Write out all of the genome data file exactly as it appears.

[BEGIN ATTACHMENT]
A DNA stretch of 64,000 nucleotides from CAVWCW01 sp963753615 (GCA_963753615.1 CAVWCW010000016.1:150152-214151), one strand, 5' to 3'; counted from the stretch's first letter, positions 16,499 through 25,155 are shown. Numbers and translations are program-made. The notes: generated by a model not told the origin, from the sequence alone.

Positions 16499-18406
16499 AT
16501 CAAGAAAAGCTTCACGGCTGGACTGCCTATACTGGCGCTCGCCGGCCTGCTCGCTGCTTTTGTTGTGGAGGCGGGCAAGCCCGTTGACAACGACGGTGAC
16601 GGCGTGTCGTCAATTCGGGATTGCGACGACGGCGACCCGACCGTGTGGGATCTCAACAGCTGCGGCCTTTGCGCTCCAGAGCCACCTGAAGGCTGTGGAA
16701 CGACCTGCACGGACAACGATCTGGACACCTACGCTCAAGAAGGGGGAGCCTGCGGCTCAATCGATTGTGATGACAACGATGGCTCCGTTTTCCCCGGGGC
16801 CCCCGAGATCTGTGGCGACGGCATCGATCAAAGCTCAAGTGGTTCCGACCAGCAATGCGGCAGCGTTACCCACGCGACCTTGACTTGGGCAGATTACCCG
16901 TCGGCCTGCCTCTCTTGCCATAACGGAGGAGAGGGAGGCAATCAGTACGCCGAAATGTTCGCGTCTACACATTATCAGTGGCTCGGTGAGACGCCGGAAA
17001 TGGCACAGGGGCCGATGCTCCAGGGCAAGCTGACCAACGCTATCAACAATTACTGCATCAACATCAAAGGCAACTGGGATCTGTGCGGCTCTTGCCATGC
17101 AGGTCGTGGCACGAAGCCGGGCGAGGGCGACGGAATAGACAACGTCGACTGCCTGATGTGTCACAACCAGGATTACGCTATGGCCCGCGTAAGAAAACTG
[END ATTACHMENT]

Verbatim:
A DNA stretch of 64,000 nucleotides from CAVWCW01 sp963753615 (GCA_963753615.1 CAVWCW010000016.1:150152-214151), one strand, 5' to 3'; counted from the stretch's first letter, positions 16,499 through 25,155 are shown. Numbers and translations are program-made. The notes: generated by a model not told the origin, from the sequence alone.

Positions 16499-18406
16499 AT
16501 CAAGAAAAGCTTCACGGCTGGACTGCCTATACTGGCGCTCGCCGGCCTGCTCGCTGCTTTTGTTGTGGAGGCGGGCAAGCCCGTTGACAACGACGGTGAC
16601 GGCGTGTCGTCAATTCGGGATTGCGACGACGGCGACCCGACCGTGTGGGATCTCAACAGCTGCGGCCTTTGCGCTCCAGAGCCACCTGAAGGCTGTGGAA
16701 CGACCTGCACGGACAACGATCTGGACACCTACGCTCAAGAAGGGGGAGCCTGCGGCTCAATCGATTGTGATGACAACGATGGCTCCGTTTTCCCCGGGGC
16801 CCCCGAGATCTGTGGCGACGGCATCGATCAAAGCTCAAGTGGTTCCGACCAGCAATGCGGCAGCGTTACCCACGCGACCTTGACTTGGGCAGATTACCCG
16901 TCGGCCTGCCTCTCTTGCCATAACGGAGGAGAGGGAGGCAATCAGTACGCCGAAATGTTCGCGTCTACACATTATCAGTGGCTCGGTGAGACGCCGGAAA
17001 TGGCACAGGGGCCGATGCTCCAGGGCAAGCTGACCAACGCTATCAACAATTACTGCATCAACATCAAAGGCAACTGGGATCTGTGCGGCTCTTGCCATGC
17101 AGGTCGTGGCACGAAGCCGGGCGAGGGCGACGGAATAGACAACGTCGACTGCCTGATGTGTCACAACCAGGATTACGCTATGGCCCGCGTAAGAAAACTG